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Nordic Countries

Nordic Ergonomics and Human Factors Society (NES)

IDA Arbejdsmiljo, Denmark, http://ida.dk/content/selskab-arbejdsmiljoe-sam
VINNIS, Iceland, http://www.vinnis.is/
ERY, Finland, http://www.ergonomiayhdistys.fi/
NEHF, Norway, http://www.ergonom.no/
ESS, Sweden, http://www.ergonomisallskapet.se/
Website : http://www.nordicergonomics.org/

President and Council Member
Kasper Edwards
Seníor Researcher
Production and Service Management
DTU Management Engineering
Bygning 424
2800 Kgs. Lyngby
Tel: +45 45256010
Email: Kaed(at)dtu.dk

IEA Council Member
Elina Parviainen
Human Process Consulting Oy (Ltd)
Piikkikuja 6
FI-21110 Naantali
Tel: +358 40 5455871

IEA Council Member
Knut Inge Fostervold
Department of psychology, University of Oslo
Box 1094, Blindern
N-0317 Oslo
Tel: +47 22 84 50 57

Jane Ahlin
Västerby Sjöskogen 524
SE-459 94 Ljungskile
Tel: +46 738 38 35 45

Recent Activities

NES consists of the ergonomics associations in Sweden, Denmark, Norway, Iceland and Finland. There are significant differences among the 5 societies. The Danish society, a subdivision of the Danish Society of Engineers (IDA), is growing (850) and it’s very active within different fields in Denmark. This means co-operation with universities, unions, labor organizations, companies, etc. The Norwegian society is struggling, the activity is low, and the membership has dropped (20). Iceland is maintaining its members (35), is mostly occupational physiotherapist-driven, and is very active. Sweden is active in different ergonomics fields and has maintained its membership (300). The Finnish society is undergoing change and is maintaining its members (98). The society has been inactive, and changes in institutes and universities have affected the awareness of ergonomics strongly. The focus of the Finnish society is to create renewed awareness of ergonomics from health care-driven ergonomics to early-phase design ergonomics and collaboration with engineering and safety specialists in companies.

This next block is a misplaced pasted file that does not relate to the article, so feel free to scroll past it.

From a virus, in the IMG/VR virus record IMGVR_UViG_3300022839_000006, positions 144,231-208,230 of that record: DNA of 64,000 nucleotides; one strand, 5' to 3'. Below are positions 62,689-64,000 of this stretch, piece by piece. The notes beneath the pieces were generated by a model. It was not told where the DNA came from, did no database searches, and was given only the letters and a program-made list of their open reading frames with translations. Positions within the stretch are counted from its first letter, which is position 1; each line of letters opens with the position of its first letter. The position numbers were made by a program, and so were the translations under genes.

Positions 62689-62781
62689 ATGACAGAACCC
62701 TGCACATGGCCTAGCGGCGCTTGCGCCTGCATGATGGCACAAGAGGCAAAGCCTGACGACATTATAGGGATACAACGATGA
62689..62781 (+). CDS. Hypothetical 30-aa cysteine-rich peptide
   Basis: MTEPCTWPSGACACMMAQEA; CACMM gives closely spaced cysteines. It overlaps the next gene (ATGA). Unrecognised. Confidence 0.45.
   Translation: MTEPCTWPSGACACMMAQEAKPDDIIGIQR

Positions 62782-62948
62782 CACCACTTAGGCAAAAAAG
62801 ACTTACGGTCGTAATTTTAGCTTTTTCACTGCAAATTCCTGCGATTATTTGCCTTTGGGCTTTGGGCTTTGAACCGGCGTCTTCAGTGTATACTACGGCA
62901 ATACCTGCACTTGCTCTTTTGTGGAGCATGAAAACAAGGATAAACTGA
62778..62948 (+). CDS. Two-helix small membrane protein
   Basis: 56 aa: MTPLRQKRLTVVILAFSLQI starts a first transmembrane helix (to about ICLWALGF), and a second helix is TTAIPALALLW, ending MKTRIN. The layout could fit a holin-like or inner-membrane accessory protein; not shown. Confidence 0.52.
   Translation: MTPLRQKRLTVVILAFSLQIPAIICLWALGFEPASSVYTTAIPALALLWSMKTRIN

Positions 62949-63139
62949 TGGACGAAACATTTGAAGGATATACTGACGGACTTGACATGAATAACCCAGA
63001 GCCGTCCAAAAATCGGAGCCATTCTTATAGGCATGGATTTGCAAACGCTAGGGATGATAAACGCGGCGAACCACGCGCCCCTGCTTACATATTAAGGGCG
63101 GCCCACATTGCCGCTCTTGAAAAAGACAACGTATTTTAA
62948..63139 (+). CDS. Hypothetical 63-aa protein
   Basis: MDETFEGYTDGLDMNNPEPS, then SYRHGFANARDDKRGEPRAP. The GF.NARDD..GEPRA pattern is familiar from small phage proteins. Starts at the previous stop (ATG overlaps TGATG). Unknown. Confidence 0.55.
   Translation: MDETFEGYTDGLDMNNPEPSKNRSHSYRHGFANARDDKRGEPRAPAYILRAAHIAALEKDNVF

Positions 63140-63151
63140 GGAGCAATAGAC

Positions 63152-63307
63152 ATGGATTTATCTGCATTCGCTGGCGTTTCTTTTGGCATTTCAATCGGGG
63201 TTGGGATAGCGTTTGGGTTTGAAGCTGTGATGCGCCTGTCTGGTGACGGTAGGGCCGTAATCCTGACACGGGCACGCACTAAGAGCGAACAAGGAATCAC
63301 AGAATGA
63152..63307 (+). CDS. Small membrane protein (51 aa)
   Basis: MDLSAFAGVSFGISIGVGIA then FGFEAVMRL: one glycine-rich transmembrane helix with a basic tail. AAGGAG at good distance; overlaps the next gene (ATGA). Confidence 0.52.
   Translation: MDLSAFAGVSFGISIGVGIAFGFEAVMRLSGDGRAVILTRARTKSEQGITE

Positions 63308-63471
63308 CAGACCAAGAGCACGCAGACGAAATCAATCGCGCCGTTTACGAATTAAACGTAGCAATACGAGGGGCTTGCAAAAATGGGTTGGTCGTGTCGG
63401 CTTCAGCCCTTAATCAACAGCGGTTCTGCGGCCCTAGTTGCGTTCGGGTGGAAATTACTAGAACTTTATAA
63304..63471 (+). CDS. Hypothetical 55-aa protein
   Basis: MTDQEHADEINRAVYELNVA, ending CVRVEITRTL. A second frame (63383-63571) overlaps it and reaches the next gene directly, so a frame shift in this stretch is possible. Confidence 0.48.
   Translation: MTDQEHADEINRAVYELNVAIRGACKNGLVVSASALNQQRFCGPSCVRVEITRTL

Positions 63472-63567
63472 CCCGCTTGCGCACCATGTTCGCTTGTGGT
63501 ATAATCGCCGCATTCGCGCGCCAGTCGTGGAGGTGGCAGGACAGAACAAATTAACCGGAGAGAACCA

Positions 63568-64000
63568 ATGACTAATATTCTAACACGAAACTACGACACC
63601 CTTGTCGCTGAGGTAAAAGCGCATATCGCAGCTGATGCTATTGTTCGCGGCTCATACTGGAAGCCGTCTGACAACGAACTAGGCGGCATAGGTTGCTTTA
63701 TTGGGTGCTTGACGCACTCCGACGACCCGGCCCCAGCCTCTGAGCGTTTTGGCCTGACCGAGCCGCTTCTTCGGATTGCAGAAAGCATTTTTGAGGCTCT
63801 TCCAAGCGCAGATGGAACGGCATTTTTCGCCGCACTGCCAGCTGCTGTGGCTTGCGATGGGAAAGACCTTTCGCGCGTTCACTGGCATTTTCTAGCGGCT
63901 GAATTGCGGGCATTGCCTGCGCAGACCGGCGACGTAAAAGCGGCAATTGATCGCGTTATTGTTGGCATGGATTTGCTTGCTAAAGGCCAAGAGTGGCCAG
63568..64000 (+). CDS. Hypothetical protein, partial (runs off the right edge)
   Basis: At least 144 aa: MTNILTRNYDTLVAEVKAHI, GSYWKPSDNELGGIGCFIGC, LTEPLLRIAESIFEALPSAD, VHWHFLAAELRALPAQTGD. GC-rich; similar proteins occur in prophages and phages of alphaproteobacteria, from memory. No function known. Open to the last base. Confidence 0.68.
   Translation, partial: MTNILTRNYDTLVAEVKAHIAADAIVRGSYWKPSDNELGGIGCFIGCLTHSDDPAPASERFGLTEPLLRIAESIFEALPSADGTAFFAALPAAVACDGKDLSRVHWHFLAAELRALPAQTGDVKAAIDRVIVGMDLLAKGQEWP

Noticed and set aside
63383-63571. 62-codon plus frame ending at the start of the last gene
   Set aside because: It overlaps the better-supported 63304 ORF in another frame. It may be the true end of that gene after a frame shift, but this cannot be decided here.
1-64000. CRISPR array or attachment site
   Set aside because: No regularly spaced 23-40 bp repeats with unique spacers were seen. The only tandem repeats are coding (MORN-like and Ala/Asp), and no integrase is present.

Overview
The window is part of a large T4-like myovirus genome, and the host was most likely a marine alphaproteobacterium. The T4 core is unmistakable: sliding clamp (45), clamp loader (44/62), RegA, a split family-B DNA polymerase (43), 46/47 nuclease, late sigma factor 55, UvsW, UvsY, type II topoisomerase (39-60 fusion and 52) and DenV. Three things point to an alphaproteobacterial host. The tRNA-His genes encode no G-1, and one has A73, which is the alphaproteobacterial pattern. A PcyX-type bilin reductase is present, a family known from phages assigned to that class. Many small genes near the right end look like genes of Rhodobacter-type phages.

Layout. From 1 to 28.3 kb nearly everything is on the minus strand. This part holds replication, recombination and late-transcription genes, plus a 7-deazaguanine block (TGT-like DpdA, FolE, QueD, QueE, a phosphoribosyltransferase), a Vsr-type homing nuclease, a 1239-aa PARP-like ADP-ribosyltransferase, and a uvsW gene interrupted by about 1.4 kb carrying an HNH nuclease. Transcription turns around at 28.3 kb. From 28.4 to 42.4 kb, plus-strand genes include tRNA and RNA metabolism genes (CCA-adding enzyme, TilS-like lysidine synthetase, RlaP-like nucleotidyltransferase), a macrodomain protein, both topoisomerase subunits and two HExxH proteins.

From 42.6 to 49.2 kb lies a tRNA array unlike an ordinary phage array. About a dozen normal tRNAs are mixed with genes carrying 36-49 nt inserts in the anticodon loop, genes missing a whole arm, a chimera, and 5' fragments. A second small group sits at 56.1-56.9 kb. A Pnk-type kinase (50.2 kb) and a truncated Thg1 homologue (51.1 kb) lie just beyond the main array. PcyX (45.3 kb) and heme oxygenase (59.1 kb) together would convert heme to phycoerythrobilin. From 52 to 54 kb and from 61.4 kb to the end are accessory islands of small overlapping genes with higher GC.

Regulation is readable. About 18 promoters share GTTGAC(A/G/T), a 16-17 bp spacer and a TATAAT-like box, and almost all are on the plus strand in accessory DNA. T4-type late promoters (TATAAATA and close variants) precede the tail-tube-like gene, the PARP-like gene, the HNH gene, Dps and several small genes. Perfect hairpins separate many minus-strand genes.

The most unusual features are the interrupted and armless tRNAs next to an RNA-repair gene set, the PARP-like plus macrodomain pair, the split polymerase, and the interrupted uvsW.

NES just held its annual and 49th conference in Lund, Sweden, with 150 participants from 18 nations representing research, practice, and students. The theme of the conference was joy at work, and, indeed, the conference was a joy and highlighted the need for including ergonomics in the early phase of design. Also, organizational structures, systems, and ways of working were highlighted as enablers for the use of ergonomics in companies.
An ongoing discussion in NES is to create value for member associations besides the annual conference. This means also shedding light on the role and focus of NES. The NES Board has elaborated on the objectives and domains of specialization. This means that we anticipate a broad definition of ergonomics to address all aspects of “man at work”; e.g., physical ergonomics, production ergonomics, cognitive ergonomics, organizational ergonomics, and environmental ergonomics. Although the 5 Nordic countries are alike, national differences and ergonomics societies differences makes direct collaboration difficult, but allow good learning opportunities for all. The NES board has decided to strengthen and support collaboration among the 5 Nordic associations by supporting development of networks. One focus will be on innovation that integrates ergonomics into daily use in many ways, fields, and levels. Another focus is to bridge the gap between science and practice. Therefore, NES has created the NES Innovation Prize to be awarded for the first time at the 50th NES Conference in 2018 in Reykjavik.

--Kasper Edwards, Chair of the Board, Nordic Ergonomics and Human Factors Society (NES)